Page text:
Almost 12 months later Widnes managed to get to the Challenge Cup Semi-Final against Castleford Tigers held at Leigh Sports Village. We all know what happened there, but I have never shared my recollection of what happened. Widnes massively underperformed that day, which shattered our dreams of getting to Wembley to return the glory days. In just 3 seasons we had gone from struggling team to top 8, which showed the licencing system was working. Widnes scored late on to gain some pride from a completely dominating performance from Castleford Tigers. Before the game the town was buzzing with excitement with unprecedented queues to get tickets for the day, which saw my friend and me unable to attain tickets behind the sticks having to sit on the side instead. Unlike normal away games there was a lot more people attending, again some of them for a one off because it was a big game and an excuse to drink, others were season ticket holders looking forward to the big day. There was a lot more alcohol consumption than usual, which of course meant people were more under the influence of alcohol than usual. The full time hooter went and almost immediately Widnes fans invaded the pitch. I was sat on line with the try line in the corner where Paddy Flynn had scored just minutes before, I’ll never forgot what happened in front of me. A Widnes fan approached a steward and started punching him for no reason whatsoever. This upset my friend and me and also made us angry that he would be associated with such a great club like Widnes. I believe that a mixture of alcohol and a feeling of being let down by the performance ultimately led to the unsavoury scenes at Leigh Sports Village. You’ve seen the rest and you don’t need me to go into what happened.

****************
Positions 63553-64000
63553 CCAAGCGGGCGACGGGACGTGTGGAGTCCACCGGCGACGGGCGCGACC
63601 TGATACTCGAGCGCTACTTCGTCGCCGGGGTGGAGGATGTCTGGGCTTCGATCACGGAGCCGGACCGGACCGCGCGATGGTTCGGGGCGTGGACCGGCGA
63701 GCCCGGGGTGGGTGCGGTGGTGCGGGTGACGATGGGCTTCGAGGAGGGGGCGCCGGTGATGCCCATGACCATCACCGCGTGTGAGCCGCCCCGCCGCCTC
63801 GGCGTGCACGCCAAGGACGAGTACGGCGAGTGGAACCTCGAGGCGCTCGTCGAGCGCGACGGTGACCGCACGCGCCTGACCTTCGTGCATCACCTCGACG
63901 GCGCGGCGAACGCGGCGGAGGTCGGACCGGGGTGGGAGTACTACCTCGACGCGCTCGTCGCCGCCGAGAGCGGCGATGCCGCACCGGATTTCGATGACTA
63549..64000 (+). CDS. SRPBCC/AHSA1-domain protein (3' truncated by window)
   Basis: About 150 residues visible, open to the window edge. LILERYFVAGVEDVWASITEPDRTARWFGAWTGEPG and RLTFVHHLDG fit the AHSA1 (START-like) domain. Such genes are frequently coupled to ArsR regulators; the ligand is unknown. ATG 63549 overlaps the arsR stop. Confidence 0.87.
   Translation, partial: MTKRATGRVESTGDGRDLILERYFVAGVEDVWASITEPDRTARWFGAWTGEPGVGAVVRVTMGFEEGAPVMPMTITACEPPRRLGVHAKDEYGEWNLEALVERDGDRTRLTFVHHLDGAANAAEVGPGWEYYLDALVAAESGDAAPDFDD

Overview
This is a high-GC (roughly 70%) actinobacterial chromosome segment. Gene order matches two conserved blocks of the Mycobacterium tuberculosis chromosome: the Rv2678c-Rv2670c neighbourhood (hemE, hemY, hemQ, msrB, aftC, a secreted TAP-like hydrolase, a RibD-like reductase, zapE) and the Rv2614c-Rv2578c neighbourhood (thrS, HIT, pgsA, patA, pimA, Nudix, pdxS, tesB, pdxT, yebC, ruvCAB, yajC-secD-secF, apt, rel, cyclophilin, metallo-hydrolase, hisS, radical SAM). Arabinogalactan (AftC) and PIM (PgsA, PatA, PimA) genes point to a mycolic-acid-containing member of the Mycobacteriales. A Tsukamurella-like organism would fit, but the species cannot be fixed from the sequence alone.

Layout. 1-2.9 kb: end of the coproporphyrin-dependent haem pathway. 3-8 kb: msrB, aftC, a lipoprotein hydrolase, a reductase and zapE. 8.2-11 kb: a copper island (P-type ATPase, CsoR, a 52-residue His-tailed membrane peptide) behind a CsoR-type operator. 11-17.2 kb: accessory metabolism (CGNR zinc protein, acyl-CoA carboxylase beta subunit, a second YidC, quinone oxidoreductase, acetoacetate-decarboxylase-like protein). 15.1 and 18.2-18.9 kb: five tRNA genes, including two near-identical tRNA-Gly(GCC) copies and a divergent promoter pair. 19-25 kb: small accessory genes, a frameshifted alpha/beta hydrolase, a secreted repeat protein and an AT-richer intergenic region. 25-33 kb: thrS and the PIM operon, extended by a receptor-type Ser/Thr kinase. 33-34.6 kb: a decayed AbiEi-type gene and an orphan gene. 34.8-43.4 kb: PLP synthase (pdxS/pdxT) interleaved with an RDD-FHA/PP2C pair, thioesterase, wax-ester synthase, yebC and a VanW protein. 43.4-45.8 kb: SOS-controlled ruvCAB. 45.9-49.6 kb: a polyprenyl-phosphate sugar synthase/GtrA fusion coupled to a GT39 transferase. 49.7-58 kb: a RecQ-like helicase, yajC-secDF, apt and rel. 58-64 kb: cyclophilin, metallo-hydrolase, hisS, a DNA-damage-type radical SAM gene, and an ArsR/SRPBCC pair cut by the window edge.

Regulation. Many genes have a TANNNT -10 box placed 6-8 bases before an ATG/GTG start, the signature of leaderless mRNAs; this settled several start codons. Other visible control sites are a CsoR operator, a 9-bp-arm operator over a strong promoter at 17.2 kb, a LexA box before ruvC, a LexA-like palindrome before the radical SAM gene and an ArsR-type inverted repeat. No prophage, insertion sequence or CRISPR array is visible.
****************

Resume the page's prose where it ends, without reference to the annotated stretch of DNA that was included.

About 2 months later we faced Warrington away in the elimination play-off, which was definitely a winnable game for us. We had the best start that we could have dreamt of going 18-0 up, however we conceded just before half time, which turned the game in Warrington’s favour. However it was still our game to lose as we went in 19-6 up at half time. Warrington dominated the second half, we were heartbroken, and we should have won that day. Afterwards we were walking back to the train station, where I was given abuse by a Warrington fan, I told him to come over the road and say it to me, but he didn’t, which was probably for the best as I would have had another violent moment in rugby league to talk about.